in Clinical Massage Therapy &
Advanced Structural Bodywork
Continuing Education with Kyle C. Wright
Charlotte NC • Jacksonville, FL • Asheville NC
Suboccipital Compression / Restriction & Headaches
This seminar enhances your understanding of the atlanto-occipital and the atlanto-axial joints. The C-1 vertebra (Atlas) articulates with the posterior underlying surface of the occipital bone.
Motions of rocking and tilting the head occur from vertical fibers of the obliquus capitis superior and the rectus capitis posterior minor muscles. These primary muscles are often in a state of chronic excess muscle and nerve tension (C.E.M.&.N.T.) as they’re often recruited as the body’s “last-ditch” effort in maintaining the eyes level with the horizon. Of course, there is a supporting crew of superficial muscles synergistically functioning along with these deeper, primary muscles.
The C-2 vertebra (axis) has a distinctive landmark projecting superior, named the odontoid process or the dens. It is the odontoid process of C-2 that C-1 articulates with. The C-1 Atlas rotates around the C-2 Axis, producing approximately 50% of cervical rotation.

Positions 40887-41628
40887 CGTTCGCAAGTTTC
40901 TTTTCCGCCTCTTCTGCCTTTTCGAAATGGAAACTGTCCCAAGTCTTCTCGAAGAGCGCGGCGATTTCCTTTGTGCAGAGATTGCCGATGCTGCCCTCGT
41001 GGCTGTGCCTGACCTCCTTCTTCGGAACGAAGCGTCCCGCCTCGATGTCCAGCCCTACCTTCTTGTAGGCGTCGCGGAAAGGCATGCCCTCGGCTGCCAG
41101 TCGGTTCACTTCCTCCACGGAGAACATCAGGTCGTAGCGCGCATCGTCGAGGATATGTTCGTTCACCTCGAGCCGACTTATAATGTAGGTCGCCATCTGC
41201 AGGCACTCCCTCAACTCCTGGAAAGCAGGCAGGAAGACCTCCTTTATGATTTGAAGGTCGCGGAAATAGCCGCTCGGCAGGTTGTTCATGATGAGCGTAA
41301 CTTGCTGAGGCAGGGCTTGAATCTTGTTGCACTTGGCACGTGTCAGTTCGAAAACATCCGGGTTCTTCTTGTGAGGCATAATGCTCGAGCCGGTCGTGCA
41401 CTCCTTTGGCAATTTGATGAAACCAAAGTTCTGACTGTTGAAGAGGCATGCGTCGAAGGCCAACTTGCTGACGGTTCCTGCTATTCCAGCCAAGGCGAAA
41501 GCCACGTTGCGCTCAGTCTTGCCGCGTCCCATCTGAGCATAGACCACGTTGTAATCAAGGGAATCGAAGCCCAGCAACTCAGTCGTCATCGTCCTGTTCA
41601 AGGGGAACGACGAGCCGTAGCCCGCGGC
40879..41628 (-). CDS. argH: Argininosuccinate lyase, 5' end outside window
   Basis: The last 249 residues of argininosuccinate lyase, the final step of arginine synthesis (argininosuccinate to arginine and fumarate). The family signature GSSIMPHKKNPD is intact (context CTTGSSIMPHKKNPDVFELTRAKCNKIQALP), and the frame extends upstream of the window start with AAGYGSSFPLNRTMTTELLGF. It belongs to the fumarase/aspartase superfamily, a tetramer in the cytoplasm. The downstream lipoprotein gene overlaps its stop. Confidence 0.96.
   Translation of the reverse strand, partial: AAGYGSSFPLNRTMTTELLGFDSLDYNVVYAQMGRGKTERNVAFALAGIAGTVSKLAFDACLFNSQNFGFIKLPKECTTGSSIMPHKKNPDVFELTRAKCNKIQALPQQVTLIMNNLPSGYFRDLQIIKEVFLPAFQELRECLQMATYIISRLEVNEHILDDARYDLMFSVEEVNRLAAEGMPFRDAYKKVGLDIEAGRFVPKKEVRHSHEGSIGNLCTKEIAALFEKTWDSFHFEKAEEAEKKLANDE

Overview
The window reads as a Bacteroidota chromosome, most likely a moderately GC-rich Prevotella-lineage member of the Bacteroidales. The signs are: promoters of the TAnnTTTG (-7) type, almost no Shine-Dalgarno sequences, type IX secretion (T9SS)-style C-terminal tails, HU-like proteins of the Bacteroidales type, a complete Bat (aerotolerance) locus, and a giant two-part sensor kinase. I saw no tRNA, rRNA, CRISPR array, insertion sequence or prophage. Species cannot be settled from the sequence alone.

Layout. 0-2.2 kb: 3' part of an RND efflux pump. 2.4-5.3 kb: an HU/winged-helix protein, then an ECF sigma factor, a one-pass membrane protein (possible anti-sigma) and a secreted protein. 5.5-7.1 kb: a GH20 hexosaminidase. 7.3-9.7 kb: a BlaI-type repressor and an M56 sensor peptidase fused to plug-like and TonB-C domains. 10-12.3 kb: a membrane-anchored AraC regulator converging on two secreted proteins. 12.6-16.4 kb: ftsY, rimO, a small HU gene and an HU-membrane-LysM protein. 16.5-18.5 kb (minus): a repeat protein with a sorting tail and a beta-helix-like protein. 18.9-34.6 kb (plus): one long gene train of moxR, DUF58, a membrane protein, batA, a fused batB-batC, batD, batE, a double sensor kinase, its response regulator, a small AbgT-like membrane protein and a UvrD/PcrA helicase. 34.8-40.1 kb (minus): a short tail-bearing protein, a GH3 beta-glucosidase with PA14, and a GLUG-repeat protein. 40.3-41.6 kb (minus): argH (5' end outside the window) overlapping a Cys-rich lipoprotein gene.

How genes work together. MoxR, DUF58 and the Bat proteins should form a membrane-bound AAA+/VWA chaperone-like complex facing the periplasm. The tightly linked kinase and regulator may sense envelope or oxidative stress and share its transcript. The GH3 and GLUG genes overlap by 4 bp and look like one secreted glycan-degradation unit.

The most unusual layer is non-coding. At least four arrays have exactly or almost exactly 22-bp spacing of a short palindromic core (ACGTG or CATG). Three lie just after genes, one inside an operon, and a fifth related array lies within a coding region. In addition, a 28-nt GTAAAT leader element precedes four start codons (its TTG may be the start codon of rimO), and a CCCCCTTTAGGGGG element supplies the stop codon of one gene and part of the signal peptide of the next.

The posterior sub-occipital muscles are headache producers with pain patterns wrapping around the head from the posterior occipital region to the temporal region. People suffering from this type of headache pattern often feel as if their head is being squeezed in a vice.
When a person sustains a motor vehicle accident, cervical “whiplash” can occur. A whiplash (micro tears within muscles) increases neurological activity within the central nervous system. This increased neurological activity causes muscles to spasm and shorten, vasoconstricting the blood vessels, stopping the bleeding within the muscles.
The severity of the impact, amount of trauma to the muscles and the person’s general state of health, often determines the amount of time it takes for healing. Postural imbalances often facilitate sub-occipital compression, especially when loss of the cervical is present.
There will be No Pain involved during this workshop.
No Pain = More Gain